Saturday, December 16, 2017

How to Keep Logged onto an Xfinity Internet Hotspot Using a WISP or Wifi as WAN router

I am a Comcast customer.  Hey, when Comcast's TV and Internet service work here at my house, I am pretty satisfied.  But the fact remains that their customer service sucks big-time, and they are "America's Most Hated Company" according to this survey:

But I digress.  More on how to make things right when Comcast hoses you later. 

In this post, I'd like to point out one big benefit of being a Comcast broadband customer.  If you are a Comcast broadband customer, then you are able to login with your Comcast account to any Xfinity (same as Comcast) wifi hotspot that you can find.  These Xfinity wifi hotspots are everywhere, including residential neighborhoods.  This is because Comcast, when it rents a modem and wifi router to a customer, automatically turns on a publicly accessible wifi hotspot on that router.  The network name is Xfinity, and if you wander around any neighborhood  where Comcast supplies broadband to customers, then you will see these hotspots on your phone, iPad, laptop, etc.  If you have a Comcast account, then you can log into these Xfinity hotspots and get data over wifi.  Never mind that most customers do not realize that they are hosting a public wifi hotspot at their home; Comcast doesn't notify its customers that this is happening. 

This is great if you are traveling.  Even better, I have stumbled onto a device that can receive an Xfinity Internet signal (where I have no internet otherwise) and get internet thereby (not fast, but enough to get my email and browse the web).  Recently, a relative passed away, and I was asked to put in security cameras in the house, even when there was no internet or phone operational in the house. 

The device I used is called a Wifi as WAN, or WISP router.  A WISP router takes a wifi signal from one source, then creates its own wifi network.  There are many of these out there, but I've been using the TP-Link CPE210 and TL-WA7210N Outdoor Wireless Access Points/WISP routers.  They have been working astoundingly well at this vacant house.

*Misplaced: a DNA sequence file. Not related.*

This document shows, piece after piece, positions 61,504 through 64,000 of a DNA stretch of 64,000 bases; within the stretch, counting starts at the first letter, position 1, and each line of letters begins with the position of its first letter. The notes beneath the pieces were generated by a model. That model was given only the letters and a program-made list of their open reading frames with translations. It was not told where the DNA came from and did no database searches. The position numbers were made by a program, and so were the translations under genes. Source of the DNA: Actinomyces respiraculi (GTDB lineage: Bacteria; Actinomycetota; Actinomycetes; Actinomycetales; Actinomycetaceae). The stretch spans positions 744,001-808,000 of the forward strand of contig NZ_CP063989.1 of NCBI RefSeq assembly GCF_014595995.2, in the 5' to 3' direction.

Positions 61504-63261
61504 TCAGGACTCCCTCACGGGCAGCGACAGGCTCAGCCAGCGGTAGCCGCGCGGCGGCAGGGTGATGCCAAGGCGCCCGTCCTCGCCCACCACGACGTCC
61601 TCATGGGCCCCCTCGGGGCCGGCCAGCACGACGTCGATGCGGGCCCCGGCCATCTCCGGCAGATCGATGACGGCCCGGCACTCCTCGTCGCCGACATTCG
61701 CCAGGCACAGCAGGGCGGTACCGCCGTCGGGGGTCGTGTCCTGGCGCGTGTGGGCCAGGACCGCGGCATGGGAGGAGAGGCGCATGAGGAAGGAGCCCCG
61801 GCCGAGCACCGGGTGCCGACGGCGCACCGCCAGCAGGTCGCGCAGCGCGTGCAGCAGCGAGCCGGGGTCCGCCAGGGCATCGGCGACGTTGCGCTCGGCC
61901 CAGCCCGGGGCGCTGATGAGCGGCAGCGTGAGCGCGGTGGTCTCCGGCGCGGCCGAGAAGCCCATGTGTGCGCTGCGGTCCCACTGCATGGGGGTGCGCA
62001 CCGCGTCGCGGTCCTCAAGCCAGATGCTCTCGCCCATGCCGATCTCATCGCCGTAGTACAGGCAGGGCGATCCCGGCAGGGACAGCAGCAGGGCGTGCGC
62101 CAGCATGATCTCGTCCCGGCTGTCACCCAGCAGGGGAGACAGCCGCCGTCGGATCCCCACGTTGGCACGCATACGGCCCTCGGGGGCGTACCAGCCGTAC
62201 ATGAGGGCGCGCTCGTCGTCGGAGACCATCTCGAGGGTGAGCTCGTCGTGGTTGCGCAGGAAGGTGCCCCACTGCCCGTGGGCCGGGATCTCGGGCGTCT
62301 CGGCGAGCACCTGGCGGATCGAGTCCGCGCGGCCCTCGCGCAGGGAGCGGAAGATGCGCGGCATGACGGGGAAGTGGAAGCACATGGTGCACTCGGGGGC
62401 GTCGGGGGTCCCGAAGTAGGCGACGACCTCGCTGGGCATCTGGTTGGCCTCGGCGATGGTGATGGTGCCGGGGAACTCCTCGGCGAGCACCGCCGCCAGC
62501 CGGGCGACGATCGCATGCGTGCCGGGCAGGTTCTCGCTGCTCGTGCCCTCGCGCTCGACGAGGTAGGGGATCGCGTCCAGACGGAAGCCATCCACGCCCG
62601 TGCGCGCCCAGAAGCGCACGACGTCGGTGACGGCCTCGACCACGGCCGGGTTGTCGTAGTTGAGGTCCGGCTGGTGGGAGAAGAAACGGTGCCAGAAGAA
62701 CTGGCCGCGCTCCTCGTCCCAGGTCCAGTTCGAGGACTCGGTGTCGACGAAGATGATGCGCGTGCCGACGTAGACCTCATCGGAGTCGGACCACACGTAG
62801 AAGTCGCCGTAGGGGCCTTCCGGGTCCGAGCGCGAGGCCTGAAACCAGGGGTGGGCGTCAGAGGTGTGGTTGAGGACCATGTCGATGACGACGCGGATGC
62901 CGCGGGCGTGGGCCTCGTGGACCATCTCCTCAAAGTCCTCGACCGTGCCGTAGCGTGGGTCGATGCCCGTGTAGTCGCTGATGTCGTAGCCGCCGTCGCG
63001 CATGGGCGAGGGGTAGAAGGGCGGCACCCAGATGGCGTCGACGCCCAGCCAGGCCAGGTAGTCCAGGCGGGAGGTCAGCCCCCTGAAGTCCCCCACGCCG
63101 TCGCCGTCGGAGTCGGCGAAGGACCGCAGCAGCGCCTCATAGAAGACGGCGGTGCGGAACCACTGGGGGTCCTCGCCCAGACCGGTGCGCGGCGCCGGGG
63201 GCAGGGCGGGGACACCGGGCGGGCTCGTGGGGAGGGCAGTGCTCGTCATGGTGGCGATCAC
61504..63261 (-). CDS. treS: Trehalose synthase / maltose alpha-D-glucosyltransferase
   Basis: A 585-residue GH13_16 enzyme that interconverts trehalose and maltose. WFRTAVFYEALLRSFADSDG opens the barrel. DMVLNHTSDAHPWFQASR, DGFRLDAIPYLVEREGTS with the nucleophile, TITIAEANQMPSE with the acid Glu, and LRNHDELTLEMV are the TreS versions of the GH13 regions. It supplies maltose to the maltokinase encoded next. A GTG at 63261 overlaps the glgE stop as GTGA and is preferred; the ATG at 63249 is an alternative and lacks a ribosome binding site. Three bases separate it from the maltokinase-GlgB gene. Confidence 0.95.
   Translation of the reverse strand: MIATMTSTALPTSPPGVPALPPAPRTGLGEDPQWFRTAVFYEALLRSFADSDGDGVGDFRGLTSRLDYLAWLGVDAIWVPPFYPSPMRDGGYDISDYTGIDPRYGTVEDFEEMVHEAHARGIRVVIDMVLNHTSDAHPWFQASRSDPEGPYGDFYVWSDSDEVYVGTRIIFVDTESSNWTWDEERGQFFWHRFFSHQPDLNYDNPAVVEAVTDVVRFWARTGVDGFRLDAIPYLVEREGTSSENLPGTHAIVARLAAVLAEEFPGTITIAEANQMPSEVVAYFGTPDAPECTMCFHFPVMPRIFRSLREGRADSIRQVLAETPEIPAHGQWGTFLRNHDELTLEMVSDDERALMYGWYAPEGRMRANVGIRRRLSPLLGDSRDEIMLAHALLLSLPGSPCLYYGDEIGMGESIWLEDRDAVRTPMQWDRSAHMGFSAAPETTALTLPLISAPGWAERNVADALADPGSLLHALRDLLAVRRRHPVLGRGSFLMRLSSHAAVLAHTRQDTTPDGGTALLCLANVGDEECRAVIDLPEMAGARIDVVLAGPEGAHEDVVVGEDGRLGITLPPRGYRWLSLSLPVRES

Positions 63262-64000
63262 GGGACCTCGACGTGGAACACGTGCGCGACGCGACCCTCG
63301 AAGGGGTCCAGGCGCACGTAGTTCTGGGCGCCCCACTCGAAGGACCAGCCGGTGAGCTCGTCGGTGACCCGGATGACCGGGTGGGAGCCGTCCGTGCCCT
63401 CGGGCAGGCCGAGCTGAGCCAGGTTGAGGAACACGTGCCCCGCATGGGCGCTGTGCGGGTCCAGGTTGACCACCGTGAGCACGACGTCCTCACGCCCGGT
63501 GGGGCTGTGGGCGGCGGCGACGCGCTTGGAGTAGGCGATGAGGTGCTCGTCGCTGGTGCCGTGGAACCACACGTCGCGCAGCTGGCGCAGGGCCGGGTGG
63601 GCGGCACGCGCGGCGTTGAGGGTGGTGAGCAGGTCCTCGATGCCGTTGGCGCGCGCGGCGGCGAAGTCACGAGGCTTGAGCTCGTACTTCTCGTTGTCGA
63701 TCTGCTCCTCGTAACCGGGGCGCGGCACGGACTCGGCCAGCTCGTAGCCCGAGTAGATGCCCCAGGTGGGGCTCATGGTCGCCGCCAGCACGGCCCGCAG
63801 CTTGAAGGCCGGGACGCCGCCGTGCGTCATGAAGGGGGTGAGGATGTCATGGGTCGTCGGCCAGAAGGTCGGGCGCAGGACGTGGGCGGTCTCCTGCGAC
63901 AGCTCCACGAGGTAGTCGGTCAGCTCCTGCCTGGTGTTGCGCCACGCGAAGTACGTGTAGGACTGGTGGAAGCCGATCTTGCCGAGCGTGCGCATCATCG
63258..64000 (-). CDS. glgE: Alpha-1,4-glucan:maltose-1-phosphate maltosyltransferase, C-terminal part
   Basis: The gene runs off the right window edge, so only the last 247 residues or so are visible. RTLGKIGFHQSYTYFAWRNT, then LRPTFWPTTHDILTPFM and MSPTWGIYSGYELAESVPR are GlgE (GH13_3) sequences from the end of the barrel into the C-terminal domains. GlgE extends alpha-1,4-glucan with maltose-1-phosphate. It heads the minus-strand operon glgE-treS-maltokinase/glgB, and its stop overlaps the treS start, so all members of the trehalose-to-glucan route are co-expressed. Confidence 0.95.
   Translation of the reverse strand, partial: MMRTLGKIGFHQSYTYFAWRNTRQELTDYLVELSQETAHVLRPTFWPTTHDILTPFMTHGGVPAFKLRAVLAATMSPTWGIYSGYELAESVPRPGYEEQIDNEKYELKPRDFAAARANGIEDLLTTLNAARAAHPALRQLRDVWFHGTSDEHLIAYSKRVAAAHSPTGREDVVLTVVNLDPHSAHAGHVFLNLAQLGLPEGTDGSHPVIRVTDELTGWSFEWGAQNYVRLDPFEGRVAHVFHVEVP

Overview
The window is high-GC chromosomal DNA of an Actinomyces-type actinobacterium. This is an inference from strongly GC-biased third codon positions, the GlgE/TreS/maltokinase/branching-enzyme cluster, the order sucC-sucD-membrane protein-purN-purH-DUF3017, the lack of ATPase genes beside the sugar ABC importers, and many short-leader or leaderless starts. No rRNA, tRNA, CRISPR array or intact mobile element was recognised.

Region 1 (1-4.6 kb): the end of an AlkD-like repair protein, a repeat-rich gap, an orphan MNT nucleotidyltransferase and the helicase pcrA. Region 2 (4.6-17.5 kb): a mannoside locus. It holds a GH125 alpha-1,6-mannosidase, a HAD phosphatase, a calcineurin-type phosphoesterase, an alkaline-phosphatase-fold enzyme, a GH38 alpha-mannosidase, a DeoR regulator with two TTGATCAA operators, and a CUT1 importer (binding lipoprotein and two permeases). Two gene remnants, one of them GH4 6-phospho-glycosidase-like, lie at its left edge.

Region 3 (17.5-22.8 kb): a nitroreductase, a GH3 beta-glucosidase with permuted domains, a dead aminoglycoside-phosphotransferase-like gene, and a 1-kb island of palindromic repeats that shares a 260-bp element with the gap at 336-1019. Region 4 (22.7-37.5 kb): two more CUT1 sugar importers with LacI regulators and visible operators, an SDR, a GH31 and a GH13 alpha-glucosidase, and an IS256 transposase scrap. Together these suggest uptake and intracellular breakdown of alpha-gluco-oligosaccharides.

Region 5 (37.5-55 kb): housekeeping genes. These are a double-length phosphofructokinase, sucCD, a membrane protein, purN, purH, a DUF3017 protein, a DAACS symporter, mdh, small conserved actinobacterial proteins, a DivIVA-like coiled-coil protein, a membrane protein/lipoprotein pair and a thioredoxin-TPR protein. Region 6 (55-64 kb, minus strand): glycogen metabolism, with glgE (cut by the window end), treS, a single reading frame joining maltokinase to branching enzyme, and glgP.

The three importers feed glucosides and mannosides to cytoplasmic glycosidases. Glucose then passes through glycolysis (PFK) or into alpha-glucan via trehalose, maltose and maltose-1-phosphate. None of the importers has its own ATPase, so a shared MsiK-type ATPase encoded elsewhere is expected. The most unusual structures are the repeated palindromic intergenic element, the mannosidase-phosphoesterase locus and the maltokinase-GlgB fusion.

The CPE210 is the newer and more reliable WISP router.  It receives an Xfinity signal from somewhere in the vacant house's neighborhood (at least 100 yards away) and rebroadcasts the signal as a wifi signal in the house.  It's been working, with no human intervention, since mid-September of this year -- over two months -- to send signals from a few IP security cameras in the house. 

The WA7210N unit is older and worked at the house for a month before needing a reset; it's happened twice, and having to reset the unit is a bit of a hassle.  Both of these units receive an Xfinity signal and will go for weeks and months without requiring someone to log in to the Xfinity login page again.

Again, to use the jargon I encountered while trying to find a device that could do this -- these TP-Link WISP routers are able to keep an Xfinity internet connection active without having to continually log into the Xfinity web authentication page. 

I did do the following items to ensure that the TP-Link WISP routers kept the Xfinity internet signal on as much as possible. 

I.  I did set up a Windows laptop in the house to automatically open up a web page every 24 hours using Windows' Task Scheduler:

I also set the laptop to sleep after 10 minutes of inactivity. 

II.  I was concerned that there might be a time limit where Xfinity would disconnect from my TP-Link WISP router, as described here:

I therefore set the TP-Link CPE 210 router to ping the Google DNS server every 300 seconds (five minutes), to keep the Xfinity connection alive.  The TP-Link WA7210N router does not seem to have this capability.  I also set the TP-Link CPE210 to level 21 of radio power (it was set at the maximum 27 setting). 

By the way, the TP-Link WA7210N router works, but after a month, it seems to need a reset.  Here are the instructions on how to reset the router:

TP-Link TL-WA7210N reset instructions:

If TP-Link 7210 stops working, here's the way to get back into the admin page:

1.  While the unit is powered on (using a good Ethernet cable), it will likely show all four wifi signal strength LEDs as on. 

Reset the unit -- use a paper clip and press in the reset button while the unit is on.  Press in for 10 seconds or more until all lights turn off.  Remove the clip and in a few seconds, all wifi signal strength LEDs will likely turn back on. 

Note that once I connected a PC or Mac to the LAN port on the POE injector block, the LAN light on the TP-Link turned on. 
Also, one Ethernet cable could not power the TP-Link on at all! 
Note that I had to use the TP-Link Ethernet to USB cable.  I had to unplug it and put it back in for the MB Pro to recognize that there was an Ethernet cable plugged in. 

2.  After reset, you need to manually assign your PC a static IP address, for example. It won't get IP address automatically because there is no DHCP service on TL-WA7210 by default.
I used the MB Pro and chose Location Untitled:
Configure IPv4: using DHCP with Manual address
IP address

3.  Then connect your PC to the TL-WA7210N via a cable, log into TL-WA7210N which is

I was then able to log in. 

Wednesday, November 29, 2017

Don't Buy a Ryobi String Trimmer

For the first time since I was a teenager, I found myself weeding and whacking a yard this summer.